House Tackles Building Efficiency for Climate Fight

The Department of Energy points to Kaupuni Village in Oahu, Hawaii, as an example of home designs that incorporate energy efficiency and renewable energy technologies to produce as much energy as they consume. (Photo by Kenneth Kelly/NREL via DOE)

WASHINGTON (CN) — Fossil fuel-dependent buildings account for more than a quarter of U.S. carbon emissions. Eyeing their contribution to climate change, and in turn the weather events that have wreaked more than $750 billion in damages across the country, experts testified Thursday before the House on the importance of getting homeowners to retrofit their properties with energy efficiency in mind.

Anica Landreneau, director of sustainable design for the engineering and planning firm HOK, pointed to ever-changing building codes as one hurdle to getting there.

Though members of the building industry update and improve national codes every three years, Landreneau noted that their adoption across the country is uneven.

“In fact, nearly half the country is still on the 2009, or an older energy code at the state level,” Landreneau said, testifying before the House Select Committee on the Climate Crisis hearing.

Among these states, she added, 11 are still relying on building codes from 2006.

“Half the country is building buildings that will consume energy for 60 or more years, on decade-old energy codes,” Landreneau said. “The U.S. is projected to construct 45 billion square feet over the next decade; the first step is simply to bring all of our states and cities up to the most current code.”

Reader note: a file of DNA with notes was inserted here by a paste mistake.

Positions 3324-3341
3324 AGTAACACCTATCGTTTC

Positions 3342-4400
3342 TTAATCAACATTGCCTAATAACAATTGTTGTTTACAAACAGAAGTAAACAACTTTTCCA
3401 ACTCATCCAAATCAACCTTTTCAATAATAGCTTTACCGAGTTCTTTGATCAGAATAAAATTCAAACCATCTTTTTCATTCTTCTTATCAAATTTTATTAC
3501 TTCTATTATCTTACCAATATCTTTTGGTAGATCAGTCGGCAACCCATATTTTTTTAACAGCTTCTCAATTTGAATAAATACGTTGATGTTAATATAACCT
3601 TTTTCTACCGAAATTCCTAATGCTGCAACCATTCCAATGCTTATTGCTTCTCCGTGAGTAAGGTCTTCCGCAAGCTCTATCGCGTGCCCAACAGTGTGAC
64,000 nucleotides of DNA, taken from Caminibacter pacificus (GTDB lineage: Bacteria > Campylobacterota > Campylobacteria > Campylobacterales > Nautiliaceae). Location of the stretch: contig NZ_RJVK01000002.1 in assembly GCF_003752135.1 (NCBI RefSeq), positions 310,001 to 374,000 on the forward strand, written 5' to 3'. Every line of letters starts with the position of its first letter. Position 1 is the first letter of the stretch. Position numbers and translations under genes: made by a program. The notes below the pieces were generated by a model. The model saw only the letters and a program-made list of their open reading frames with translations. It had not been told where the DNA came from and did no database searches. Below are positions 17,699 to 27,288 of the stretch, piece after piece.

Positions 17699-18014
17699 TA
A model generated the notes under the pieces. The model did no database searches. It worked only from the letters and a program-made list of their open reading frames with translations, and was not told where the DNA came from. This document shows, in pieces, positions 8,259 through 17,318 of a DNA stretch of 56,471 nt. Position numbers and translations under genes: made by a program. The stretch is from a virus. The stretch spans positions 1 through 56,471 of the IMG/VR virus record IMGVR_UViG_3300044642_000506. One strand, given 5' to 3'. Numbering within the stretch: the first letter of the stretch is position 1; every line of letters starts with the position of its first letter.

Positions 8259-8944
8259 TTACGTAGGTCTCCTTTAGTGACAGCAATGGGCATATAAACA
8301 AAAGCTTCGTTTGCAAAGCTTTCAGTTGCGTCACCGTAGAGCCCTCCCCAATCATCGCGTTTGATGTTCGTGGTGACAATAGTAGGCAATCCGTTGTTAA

Khalil Shahyd, a senior policy advocate at the Natural Resources Defense Council, testified that low-income families were especially susceptible to archaic energy and building standards. Struggling families spend more than 20% of their incomes on electricity and heat, while the national average sits around 2.7%.

Another toll on energy costs comes from multifamily homes built 50 years ago, which are home to about half of low-income renters in the U.S., an estimated 10 million people. Energy costs and energy-related maintenance are the highest recurring expenditure for these families, saddling them with about $1,700 a year in utility bills.

Shahyd said split incentives also discourage renters and landlords from investing in more energy-efficient technologies. Tenants are more likely to move, giving them less of an incentive to spend their money on efficiency.

“In addition, rising energy costs place an additional burden on families that have little flexibility in their household budgets to meet their needs,” Shahyd testified. “According to the U.S. Energy Information Administration, retail residential electricity rates have risen across the nation at a rate of about 4% on average over the last 10 years — faster even than the rise in average rent cost.”

Representative Jared Huffman, D-Cal., asked if there was a federal policy or incentive to address antiquated building codes in the nation. While states haven’t adopted codes willingly, insurance agencies possibly could be an avenue to incentivize a uniform building code.

Landreneau said any type of new incentive to help states get to the newest code would be progress. Adopting the 2021 code, which has removed barriers for tall timber construction that allows for low-carbon bodied buildings, would put the nation on the path to meeting its low-carbon goals.

“I certainly think replicating the 2009 program that incentivizes states to adopt the latest energy code would be a great model to follow,” Landreneau said. “I can’t speak to the insurance industry, but yes I think they could certainly go around legislation.”

Other experts called to testify Thursday were Kara Rinaldi, vice president of government affairs and policy for the Building Performance Association; Roy Wright, president of the Insurance Institute for Business & Home Safety; and Jimmy Rutland, president of Lowder New Homes in Alabama.

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